The original Kinks line up was : Ray Davies guitar & vocals and main songwriter, Brother Dave Davies supplying the  fierce guitar work, Mick Avory laying down the back beat and Peter Quaife on bass who sadly recently passed away.

The next Kinks record that I bought was the LP “Sunny Afternoon” in 1967 on the Marble Arch label which was the budget arm of Pye Records and features four hit singles and some brilliant Kinks B~sides and EP tracks, this record was jammed full of gems from the mid~sixties and complete with the greatest LP cover!   

Named after their current UK No. 1 hit 45 the album kicks off with “Sunny Afternoon”  which has the trade~ mark Ray Davies lyrics and is followed next  by I Need You” which is so good it would have been a hit in it’s own right ~ pure garage metal  rock.

 Next up was “See My Friends” which has a repeat hypnotic Indian feel to it and reached No. 10 in the UK charts followed by “Big Black Smoke” the B~side of  “Dead End Street” and really sums up the Fagin feeling of being poor in dirty of London which a lot of us can relate too!

The end song  of Side One is the classic “Louie Louie” written by Richard Berry and was a big hit for the Kingsmen in the USA in 1963 but this Kinks version would have made the charts as well. Pure rock n roll!

Side Two kicks off with “Dedicated Follower of Fashion” which is the Kinks at their best taking a swipe at the Carnaby fashion scene in London and drawing heavily from British music hall traditions in it’s mocking scornful lyrics! and reaching No. 5 in the UK.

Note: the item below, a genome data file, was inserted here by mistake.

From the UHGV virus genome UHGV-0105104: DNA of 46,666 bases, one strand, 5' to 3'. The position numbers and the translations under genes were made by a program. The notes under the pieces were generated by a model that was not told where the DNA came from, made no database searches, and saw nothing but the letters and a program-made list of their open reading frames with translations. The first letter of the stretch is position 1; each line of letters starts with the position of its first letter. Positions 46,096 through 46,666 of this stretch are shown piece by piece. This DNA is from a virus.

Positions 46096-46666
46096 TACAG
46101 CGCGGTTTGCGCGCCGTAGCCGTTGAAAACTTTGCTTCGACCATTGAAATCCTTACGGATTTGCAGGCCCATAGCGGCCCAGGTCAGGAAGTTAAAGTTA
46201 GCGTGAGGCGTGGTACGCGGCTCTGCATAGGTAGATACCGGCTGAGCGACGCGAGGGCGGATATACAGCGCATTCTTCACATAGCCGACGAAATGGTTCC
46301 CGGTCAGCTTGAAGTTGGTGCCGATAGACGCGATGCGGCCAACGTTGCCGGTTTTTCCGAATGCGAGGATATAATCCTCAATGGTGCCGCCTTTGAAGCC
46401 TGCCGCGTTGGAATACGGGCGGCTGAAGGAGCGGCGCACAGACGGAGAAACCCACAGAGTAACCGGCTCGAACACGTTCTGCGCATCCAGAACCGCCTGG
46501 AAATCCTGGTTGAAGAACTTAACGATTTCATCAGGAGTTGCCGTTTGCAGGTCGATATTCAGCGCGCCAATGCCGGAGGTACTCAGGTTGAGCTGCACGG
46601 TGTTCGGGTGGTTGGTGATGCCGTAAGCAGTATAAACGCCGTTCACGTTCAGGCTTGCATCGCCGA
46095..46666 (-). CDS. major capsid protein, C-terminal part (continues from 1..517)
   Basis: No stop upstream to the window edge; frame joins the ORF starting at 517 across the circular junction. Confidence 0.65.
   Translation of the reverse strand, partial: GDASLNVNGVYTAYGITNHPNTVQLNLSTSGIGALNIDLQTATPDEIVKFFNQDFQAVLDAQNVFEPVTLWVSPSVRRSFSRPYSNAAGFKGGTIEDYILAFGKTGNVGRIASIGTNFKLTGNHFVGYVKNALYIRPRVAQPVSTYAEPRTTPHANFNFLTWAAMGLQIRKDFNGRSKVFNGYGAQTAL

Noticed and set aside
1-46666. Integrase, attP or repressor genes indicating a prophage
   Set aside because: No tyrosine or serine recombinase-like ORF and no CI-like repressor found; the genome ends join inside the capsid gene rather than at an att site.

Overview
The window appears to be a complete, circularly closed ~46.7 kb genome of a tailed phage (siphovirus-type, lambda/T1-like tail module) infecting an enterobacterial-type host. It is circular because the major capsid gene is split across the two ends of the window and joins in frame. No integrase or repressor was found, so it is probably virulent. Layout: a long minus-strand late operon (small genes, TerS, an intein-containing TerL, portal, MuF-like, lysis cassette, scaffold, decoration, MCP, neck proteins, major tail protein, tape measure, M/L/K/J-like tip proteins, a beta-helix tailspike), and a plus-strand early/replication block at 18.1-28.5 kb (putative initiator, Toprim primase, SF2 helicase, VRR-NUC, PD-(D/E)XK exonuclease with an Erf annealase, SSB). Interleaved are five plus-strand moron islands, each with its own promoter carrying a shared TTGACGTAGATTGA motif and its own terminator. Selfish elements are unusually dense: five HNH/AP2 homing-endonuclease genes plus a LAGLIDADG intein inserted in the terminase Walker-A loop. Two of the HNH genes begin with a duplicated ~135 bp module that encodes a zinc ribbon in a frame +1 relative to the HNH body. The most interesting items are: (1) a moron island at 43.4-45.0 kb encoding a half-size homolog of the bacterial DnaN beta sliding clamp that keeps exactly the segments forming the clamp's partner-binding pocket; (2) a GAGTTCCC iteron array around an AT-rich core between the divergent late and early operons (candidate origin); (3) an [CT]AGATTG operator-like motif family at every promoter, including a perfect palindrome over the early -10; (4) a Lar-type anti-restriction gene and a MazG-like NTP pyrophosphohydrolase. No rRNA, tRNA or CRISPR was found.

They seek him here they seek him there his clothes are loud but never square!  Oh Yes he is!  

Next track is  Sittin’ On My Sofa  : B~ side of “Dedicated Follower of Fashion”  and  a great up beat song with great bass playing from Pete Quaife.  

Next up is  Such A Shame : Appears on the B~side of the US 45 “Well Respected Man’ and again  has great RayDavies lyric and melody.

Track 4 is one of my Kinks favourites “I’m Not Like Everybody Else”  B side of  “Sunny Afternoon” which features brother Dave Davies on vocals and what a great job he does as well!

Also Dave Davies had a number of hits in his own right including “Lincoln County” “Susannah’s Still Alive” and probably the most famous “Death of a Clown“. Great to hear if you haven’t already!

Last song on the album is “Dead End Street” which reached No. 5 on the UK chart and is very popular with people who live in a Cul~De~ Sac’s but the rest of us like it because like so many Ray Davies songs it speaks of the Englishness of the upper and working classes.                                                                                                                                         

I like my football on Saturdays ~ Roast beef on Sundays ~ It’s all right!  

I go to Blackpool for my holidays ~ sit in the open sunlight